General fraudulent funds scams If somebody is asking you to accept and send out money as a favour or as part of a job, it is a fraudulent funds scam. It does not matter how they pay you, any payment on any service can be fraudulent and will be reversed when it is discovered to be fraudulent. Phone verification code scams Someone will ask you to receive a verification text and then tell you to give them the code. Usually the code will come from Google Voice, or from Craigslist. In the Google version of the scam, your phone number will be used to verify a Google Voice account that the scammer will use to scam people with. In the Craigslist version of the scam, your phone number will be used to verify a Craigslist posting that the scammer will use to scam people. There is also an account takeover version of this scam that will involve the scammer sending a password reset token to your phone number and asking you for it. Bitcoin job scams Bitcoin job scams involve some sort of fraudulent funds transfer, usually a fake check although a fraudulent bank transfer can be used as well. The scammer will send you the fraudulent money and ask you to purchase bitcoins. This is a scam, and you will have zero recourse after you send the scammer bitcoins. Email flooding If you suddenly receive hundreds or thousands of spam emails, usually subscription confirmations, it's very likely that one of your online accounts has been taken over and is being used fraudulently. You should check any of your accounts that has a credit card linked to it, preferably from a computer other than the one you normally use. You should change all of your passwords to unique passwords and you should start using two factor authentication everywhere. Cartel scam You will be threatened by scammers who claim to be affiliated with a cartel. They may send you gory pictures and threaten your life and the lives of your family. Usually the victim will have attempted to contact an escort prior to the scam, but sometimes the scammers target people randomly. If you are targeted by a cartel scam all you need to do is ignore the scammers as their threats are clearly empty. Boss/CEO scam A scammer will impersonate your boss or someone who works at your company and will ask you to run an errand for them, which will usually be purchasing gift cards and sending them the code. Once the scammer has the code, you have no recourse. Employment certification scams You will receive a job offer that is dependent on you completing a course or receiving a certification from a company the scammer tells you about. The scammer operates both websites and the job does not exist. Craigslist fake payment scams Scammers will ask you about your item that you have listed for sale on a site like Craigslist, and will ask to pay you via Paypal. They are scamming you, and the payment in most cases does not actually exist, the email you received was sent by the scammers. In cases where you have received a payment, the scammer can dispute the payment or the payment may be entirely fraudulent. The scammer will then either try to get you to send money to them using the fake funds that they did not send to you, or will ask you to ship the item, usually to a re-shipping facility or a parcel mule. Craigslist Carfax/vehicle history scam You'll encounter a scammer on Craigslist who wants to buy the vehicle you have listed, but they will ask for a VIN report from a random site that they have created and they will expect you to pay for it. Double dip/recovery scammers This is a scam aimed at people who have already fallen for a scam previously. Scammers will reach out to the victim and claim to be able to help the victim recover funds they lost in the scam. General fraudulent funds scams The fake check scam is not the only scam that involves accepting fraudulent/fake funds and purchasing items for scammers. If your job or opportunity involves accepting money and then using that money, it is almost certainly a frauduent funds scam. Even if the payment is through a bank transfer, Paypal, Venmo, Zelle, Interac e-Transfer, etc, it does not matter. Credit card debt scam Fraudsters will offer to pay off your bills, and will do so with fraudulent funds. Sometimes it will be your credit card bill, but it can be any bill that can be paid online. Once they pay it off, they will ask you to send them money or purchase items for them. The fraudulent transaction will be reversed in the future and you will never be able to keep the money. This scam happens on sites like Craigslist, Twitter, Instagram, and also some dating sites, including SeekingArrangement. The parcel mule scam A scammer will contact you with a job opportunity that involves accepting and reshipping packages. The packages are either stolen or fraudulently obtained items, and you will not be paid by the scammer. Here is a news article about a scam victim who fell for this scam and reshipped over 20 packages containing fraudulently acquired goods. The Skype sex scam You're on Facebook and you get a friend request from a cute girl you've never met. She wants to start sexting and trading nudes. She'll ask you to send pictures or videos or get on webcam where she can see you naked with your face in the picture. The scam: There's no girl. You've sent nudes to a guy pretending to be a girl. As soon as he has the pictures he'll demand money and threaten to send the pictures to your friends and family. Sometimes the scammer will upload the video to a porn site or Youtube to show that they are serious. What to do if you are a victim of this scam: You cannot buy silence, you can only rent it. Paying the blackmailer will show them that the information they have is valuable and they will come after you for more money. Let your friends and family know that you were scammed and tell them to ignore friend requests or messages from people they don't know. Also, make sure your privacy settings are locked down and consider deactivating your account. The underage girl scam You're on a dating site or app and you get contacted by a cute girl. She wants to start sexting and trading nudes. Eventually she stops communicating and you get a call from a pissed off guy claiming to be the girl's father, or a police officer, or a private investigator, or something else along those lines. Turns out the girl you were sexting is underage, and her parents want some money for various reasons, such as to pay for a new phone, to pay for therapy, etc. There is, of course, no girl. You were communicating with a scammer. What to do if you are a victim of this scam: Stop picking up the phone when the scammers call. Do not pay them, or they will be after you for more money. Phishing Phishing is when a scammer tries to trick you into giving information to them, such as your password or private financial information. Phishing messages will usually look very similar to official messages, and sometimes they are identical. If you are ever required to login to a different account in order to use a service, you should be incredibly cautious. The blackmail email scam part 5: https://old.reddit.com/Scams/comments/g8jqnthe_blackmail_email_scam_part_5/ PSA: you did not win a giftcard: https://old.reddit.com/Scams/comments/fffmle/psa_you_did_not_win_a_gift_card/ Sugar scams Sugar scammers operate all over the internet and usually come in two varieties: advance-fee scams where the scammer will ask for a payment from you before sending you lots of money, and fake check style scams where the scammer will either pull a classic fake check scam, or will do a "bill pay" style scam that involves them paying your bills, or them giving you banking information to pay your bills. If you encounter these scammers, report their accounts and move on. Google Hangouts Google Hangouts is a messaging platform used extensively by all kinds of scammers. If you are talking with someone online and they want you to switch to Hangouts, they are likely a scammer and you should proceed with caution. Publishers Clearing House scams PCH scams are often advance-fee scams, where you will be promised lots of money after you make an initial payment. You will never need to pay if you win money from the real PCH. Pet scams You are looking for a specific breed of puppy, bird, or other pet. You come across a nice-looking website that claims to be breeding them and has some available right now - they may even be on sale! The breeders are not local to your area (and may not even list a physical location) but they assure you they can safely ship the pet to you after a deposit or full payment. If you go through with the payment, you will likely be contacted by the "shipper" who will inform you about an unexpected shipping/customs/processing fee required to deliver your new pet. But there was never any pet, both the "breeder" and the "shipper" are scammers, typically operating out of Africa. These sites are rampant and account for a large percentage of online pet seller websites - they typically have a similar layout/template (screenshot - example) If you are considering buying a pet online, some easy things to check are: (1) The registration date of the domain (if it was created recently it is likely a scam website) (2) Reverse image search the pictures of available pets - you will usually find other scam websites using the same photos. (3) Copy a sentence/section of the text from the "about us" page and put it into google (in quotes) - these scammers often copy large parts of their website's text from other places. (4) Search for the domain name and look for entries on petscams.com or other scam-tracking sites. (5) Strongly consider buying/adopting your pet from a local shelter or breeder where you can see the animal in person before putting any money down. Thanks to djscsi for this entry. Fake shipping company scams These scams usually start when you try to buy something illegal online. You will be scammed for the initial payment, and then you will receive an email from the fake shipping company telling you that you need to pay them some sort of fee or bribe. If you pay this, they will keep trying to scam you with increasingly absurd stories until you stop paying, at which point they will blackmail you. If you are involved in this scam, all you can do is ignore the scammers and move on, and try to dispute your payments if possible. Chinese Upwork scam Someone will ask you to create an Upwork or other freelancer site account for them and will offer money in return. You will not be paid, and they want to use the accounts to scam people. Quickbooks invoice scam This is a fake check style scam that takes advantage of Quickbooks. The blackmail email scam The exact wording of the emails varies, but there are generally four main parts. They claim to have placed software/malware on a porn/adult video site, they claim to have a video of you masturbating or watching porn, they threaten to release the video to your friends/family/loved ones/boss/dog, and they demand that you pay them in order for them to delete the video. Rest assured that this is a very common spam campaign and there is no truth behind the email or the threats. Here are some news articles about this scam. The blackmail mail scam This is very similar to the blackmail email scam, but you will receive a letter in the mail. Rental scams Usually on local sites like Craigslist, scammers will steal photos from legitimate real estate listings and will list them for rent at or below market rate. They will generally be hesitant to tell you the address of the property for "safety reasons" and you will not be able to see the unit. They will then ask you to pay them a deposit and they claim they will ship you the keys. In reality, your money is gone and you will have no recourse. Craigslist vehicle scams A scammer will list a vehicle on Craigslist and will offer to ship you the car. In many cases they will also falsely claim to sell you the car through eBay or Amazon. If you are looking for a car on Craigslist and the seller says anything about shipping the car, having an agent, gives you a long story about why they are selling the car, or the listing price is far too low, you are talking to a scammer and you should ignore and move on. Advance-fee scam, also known as the 419 scam, or the Nigerian prince scam. You will receive a communication from someone who claims that you are entitled to a large sum of money, or you can help them obtain a large sum of money. However, they will need money from you before you receive the large sum. Man in the middle scams Man in the middle scams are very common and very hard to detect. The scammer will impersonate a company or person you are legitimately doing business with, and they will ask you to send the money to one of their own bank accounts or one controlled by a money mule. They have gained access to the legitimate persons email address, so there will be nothing suspicious about the email. To prevent this, make contact in a different way that lets you verify that the person you are talking to is the person you think you are talking to. Digit wallet scam A variation of the fake check scam, the scammer sends you money through a digital wallet (i.e. Venmo, Apple Pay, Zelle, Cash App) along with a message claiming they've sent the money to the wrong person and a request to send the money back. Customer service for these digital wallets may even suggest that you send the money back. However, the money sent is from a stolen credit card and will be removed from your account after a few days. Your transfer is not reversed since it came from your own funds. Cam girl voting/viewer scam You will encounter a "cam girl" on a dating/messaging/social media/whatever site/app, and the scammer will ask you to go to their site and sign up with your credit card. They may offer a free show, or ask you to vote for them, or any number of other fake stories. Amateur porn recruitment scam You will encounter a "pornstar" on a dating/messaging/social media/whatever site/app, and the scammer will ask you to create an adult film with hehim, but first you need to do something. The story here is usually something to do with verifying your age, or you needing to take an STD test that involves sending money to a site operated by the scammer. Hot girl SMS spam You receive a text from a random number with a message along the lines of "Hey babe I'm here in town again if you wanted to meet up this time, are you around?" accompanied by a NSFW picture of a hot girl. It's spam, and they'll direct you to their scam website that requires a credit card. Identity verification scam You will encounter someone on a dating/messaging/social media/whatever site/app, and the scammer will ask that you verify your identity as they are worried about catfishing. The scammer operates the site, and you are not talking to whoever you think you are talking to. This type of scam teases you with something, then tries to make you sign up for something else that costs money. The company involved is often innocent, but they turn a blind eye to the practice as it helps their bottom line, even if they have to occasionally issue refunds. A common variation takes place on dating sites/dating apps, where you will match with someone who claims to be a camgirl who wants you to sign up for a site and vote for her. Another variation takes place on local sites like Craigslist, where the scammers setup fake rental scams and demand that you go through a specific service for a credit check. Once you go through with it, the scammer will stop talking to you. Another variation also takes place on local sites like Craigslist, where scammers will contact you while you are selling a car and will ask you to purchase a Carfax-like report from a specific website. Multi Level Marketing or Affiliate Marketing You apply for a vague job listing for 'sales' on craigslist. Or maybe an old friend from high school adds you on Facebook and says they have an amazing business opportunity for you. Or maybe the well dressed guy who's always interviewing people in the Starbucks that you work at asks if you really want to be slinging coffee the rest of your life. The scam: MLMs are little more than pyramid schemes. They involve buying some sort of product (usually snake oil health products like body wraps or supplements) and shilling them to your friends and family. They claim that the really money is recruiting people underneath you who give you a slice of whatever they sell. And if those people underneath you recruit more people, you get a piece of their sales. Ideally if you big enough pyramid underneath you the money will roll in without any work on your part. Failure to see any profit will be your fault for not "wanting it enough." The companies will claim that you need to buy their extra training modules or webinars to really start selling. But in reality, the vast majority of people who buy into a MLM won't see a cent. At the end of the day all you'll be doing is annoying your friends and family with your constant recruitment efforts. What to look out for: Recruiters love to be vague. They won't tell you the name of the company or what exactly the job will entail. They'll pump you up with promises of "self-generating income", "being your own boss", and "owning your own company." They might ask you to read books about success and entrepreneurs. They're hoping you buy into the dream first. If you get approached via social media, check their timelines. MLMs will often instruct their victims to pretend that they've already made it. They'll constantly post about how they're hustling and making the big bucks and linking to youtube videos about success. Again, all very vague about what their job actually entails. If you think you're being recruited: Ask them what exactly the job is. If they can't answer its probably a MLM. Just walk away.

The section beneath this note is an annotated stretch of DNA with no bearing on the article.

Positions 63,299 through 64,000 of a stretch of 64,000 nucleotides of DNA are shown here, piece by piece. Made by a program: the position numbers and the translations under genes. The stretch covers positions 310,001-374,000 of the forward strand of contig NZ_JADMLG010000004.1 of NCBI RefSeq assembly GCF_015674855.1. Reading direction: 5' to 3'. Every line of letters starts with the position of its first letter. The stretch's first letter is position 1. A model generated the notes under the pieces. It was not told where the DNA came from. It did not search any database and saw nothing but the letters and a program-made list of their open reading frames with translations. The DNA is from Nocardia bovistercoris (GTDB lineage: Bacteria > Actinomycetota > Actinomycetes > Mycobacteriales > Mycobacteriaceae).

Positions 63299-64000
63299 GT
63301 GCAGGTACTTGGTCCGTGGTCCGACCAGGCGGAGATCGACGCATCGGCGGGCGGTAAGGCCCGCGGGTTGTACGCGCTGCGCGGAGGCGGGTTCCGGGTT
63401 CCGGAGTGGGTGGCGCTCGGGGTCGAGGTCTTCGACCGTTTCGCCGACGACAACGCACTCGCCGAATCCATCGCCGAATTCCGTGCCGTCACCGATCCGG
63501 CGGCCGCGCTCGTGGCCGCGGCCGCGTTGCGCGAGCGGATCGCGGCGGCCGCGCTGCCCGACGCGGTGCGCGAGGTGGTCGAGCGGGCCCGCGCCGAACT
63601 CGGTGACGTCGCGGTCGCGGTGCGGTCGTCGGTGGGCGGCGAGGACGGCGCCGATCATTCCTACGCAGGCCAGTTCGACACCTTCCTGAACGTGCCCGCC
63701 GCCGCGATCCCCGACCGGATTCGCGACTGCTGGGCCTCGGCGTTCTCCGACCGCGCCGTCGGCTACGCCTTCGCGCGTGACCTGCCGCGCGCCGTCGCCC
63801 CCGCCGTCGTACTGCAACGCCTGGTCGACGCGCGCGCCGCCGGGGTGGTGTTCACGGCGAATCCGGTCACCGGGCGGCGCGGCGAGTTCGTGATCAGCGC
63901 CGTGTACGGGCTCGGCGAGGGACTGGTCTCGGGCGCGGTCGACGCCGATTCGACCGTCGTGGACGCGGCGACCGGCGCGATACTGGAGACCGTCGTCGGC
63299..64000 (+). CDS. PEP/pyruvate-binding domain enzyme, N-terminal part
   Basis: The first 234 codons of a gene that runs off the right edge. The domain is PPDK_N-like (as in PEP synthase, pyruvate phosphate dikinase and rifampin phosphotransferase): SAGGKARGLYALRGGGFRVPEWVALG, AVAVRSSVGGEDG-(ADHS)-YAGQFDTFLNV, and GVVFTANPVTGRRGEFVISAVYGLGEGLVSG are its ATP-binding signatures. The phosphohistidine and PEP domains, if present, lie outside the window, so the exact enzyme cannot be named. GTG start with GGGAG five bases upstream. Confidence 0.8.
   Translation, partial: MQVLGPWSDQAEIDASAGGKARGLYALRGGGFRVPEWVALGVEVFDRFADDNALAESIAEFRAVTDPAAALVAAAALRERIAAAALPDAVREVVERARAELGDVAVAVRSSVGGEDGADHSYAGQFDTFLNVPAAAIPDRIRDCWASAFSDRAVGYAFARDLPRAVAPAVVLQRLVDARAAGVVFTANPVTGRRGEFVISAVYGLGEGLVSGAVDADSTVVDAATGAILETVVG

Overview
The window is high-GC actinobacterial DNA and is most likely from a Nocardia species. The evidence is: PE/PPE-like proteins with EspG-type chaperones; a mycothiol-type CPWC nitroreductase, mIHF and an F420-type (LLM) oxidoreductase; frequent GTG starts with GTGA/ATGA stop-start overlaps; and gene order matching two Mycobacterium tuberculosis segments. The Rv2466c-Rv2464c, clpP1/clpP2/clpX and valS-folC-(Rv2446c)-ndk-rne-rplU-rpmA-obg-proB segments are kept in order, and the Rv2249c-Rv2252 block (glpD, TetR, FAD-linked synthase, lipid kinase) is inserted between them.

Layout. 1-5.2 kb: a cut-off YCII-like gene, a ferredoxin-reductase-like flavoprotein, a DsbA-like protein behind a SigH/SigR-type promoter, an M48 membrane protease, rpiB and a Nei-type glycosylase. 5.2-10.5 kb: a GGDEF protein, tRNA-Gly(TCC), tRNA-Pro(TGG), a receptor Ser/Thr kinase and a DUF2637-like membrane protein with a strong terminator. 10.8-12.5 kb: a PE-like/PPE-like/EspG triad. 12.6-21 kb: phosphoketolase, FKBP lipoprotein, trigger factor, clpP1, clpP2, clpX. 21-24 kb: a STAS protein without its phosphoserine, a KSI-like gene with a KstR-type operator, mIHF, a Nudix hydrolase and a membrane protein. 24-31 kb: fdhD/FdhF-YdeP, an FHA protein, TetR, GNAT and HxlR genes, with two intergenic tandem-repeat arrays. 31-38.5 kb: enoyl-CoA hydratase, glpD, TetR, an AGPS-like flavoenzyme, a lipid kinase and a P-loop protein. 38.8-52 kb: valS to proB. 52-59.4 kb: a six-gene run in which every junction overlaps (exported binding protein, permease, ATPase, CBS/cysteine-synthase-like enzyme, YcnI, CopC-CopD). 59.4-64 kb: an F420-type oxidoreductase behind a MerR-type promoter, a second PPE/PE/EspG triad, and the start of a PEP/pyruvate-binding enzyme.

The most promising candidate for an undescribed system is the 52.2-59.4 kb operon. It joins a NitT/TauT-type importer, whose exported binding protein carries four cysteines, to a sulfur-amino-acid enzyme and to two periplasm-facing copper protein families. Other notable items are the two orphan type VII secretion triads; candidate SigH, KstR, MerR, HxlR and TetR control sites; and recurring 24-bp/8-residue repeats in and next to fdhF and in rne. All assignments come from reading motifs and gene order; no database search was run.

You should generally avoid answering or engaging with random phone calls. Picking up and engaging with a scam call tells the scammers that your phone number is active, and will usually lead to more calls. Tax Call You get a call from somebody claiming to be from your countries tax agency. They say you have unpaid taxes that need to be paid immediately, and you may be arrested or have other legal action taken against you if it is not paid. This scam has caused the American IRS, Canadian CRA, British HMRC, and Australian Tax Office to issue warnings. This scam happens in a wide variety of countries all over the world. Warrant Call Very similar to the tax call. You'll get a phone call from an "agent", "officer", "sheriff", or other law enforcement officer claiming that there is a warrant out for your arrest and you will be arrested very soon. They will then offer to settle everything for a fee, usually paid in giftcards. [Legal Documents/Process Server Calls] Very similar to the warrant call. You'll get a phone call from a scammer claiming that they are going to serve you legal documents, and they will threaten you with legal consequences if you refuse to comply. They may call themselves "investigators", and will sometimes give you a fake case number. Student Loan Forgiveness Scam Scammers will call you and tell you about a student loan forgiveness program, but they are interested in obtaining private information about you or demanding money in order to join the fake program. Tech Support Call You receive a call from someone with a heavy accent claiming to be a technician Microsoft or your ISP. They inform you that your PC has a virus and your online banking and other accounts may be compromised if the virus is not removed. They'll have you type in commands and view diagnostics on your PC which shows proof of the virus. Then they'll have you install remote support software so the technician can work on your PC, remove the virus, and install security software. The cost of the labor and software can be hundreds of dollars. The scam: There's no virus. The technician isn't a technician and does not work for Microsoft or your ISP. Scammers (primarily out of India) use autodialers to cold-call everyone in the US. Any file they point out to you or command they have you run is completely benign. The software they sell you is either freeware or ineffective. What to do you if you're involved with this scam: If the scammers are remotely on your computer as you read this, turn off your PC or laptop via the power button immediately, and then if possible unplug your internet connection. Some of the more vindictive tech scammers have been known to create boot passwords on your computer if they think you've become wise to them and aren't going to pay up. Hang up on the scammers, block the number, and ignore any threats about payment. Performing a system restore on your PC is usually all that is required to remove the scammer's common remote access software. Reports of identity theft from fake tech calls are uncommon, but it would still be a good idea to change your passwords for online banking and monitor your accounts for any possible fraud. How to avoid: Ignore any calls claiming that your PC has a virus. Microsoft will never contact you. If you're unsure if a call claiming to be from your ISP is legit, hang up, and then dial the customer support number listed on a recent bill. If you have elderly relatives or family that isn't tech savvy, take the time to fill them in on this scam. Chinese government scam This scam is aimed at Chinese people living in Europe and North America, and involves a voicemail from someone claiming to be associated with the Chinese government, usually through the Chinese consulate/embassy, who is threatening legal action or making general threats. Chinese shipping scam This scam is similar to the Chinese government scam, but involves a seized/suspicious package, and the scammers will connect the victim to other scammers posing as Chinese government investigators. Social security suspension scam You will receive a call from someone claiming to work for the government regarding suspicious activity, fraud, or serious crimes connected to your social security number. You'll be asked to speak to an operator and the operator will explain the steps you need to follow in order to fix the problems. It's all a scam, and will lead to you losing money and could lead to identity theft if you give them private financial information. Utilities cutoff You get a call from someone who claims that they are from your utility company, and they claim that your utilities will be shut off unless you immediately pay. The scammer will usually ask for payment via gift cards, although they may ask for payment in other ways, such as Western Union or bitcoin. Relative in custody Scammer claims to be the police, and they have your son/daughtenephew/estranged twin in custody. You need to post bail (for some reason in iTunes gift cards or MoneyGram) immediately or the consequences will never be the same. Mexican family scam This scam comes in many different flavours, but always involves someone in your family and Mexico. Sometimes the scammer will claim that your family member has been detained, sometimes the scammer will claim that your family member has been kidnapped, and sometimes the scammer will claim that your family member is injured and needs help. General family scams Scammers will gather a large amount of information about you and target your family members using different stories with the goal of gettimg them to send money. One ring scam Scammers will call you from an international number with the goal of getting you to return their call, causing you to incur expensive calling fees.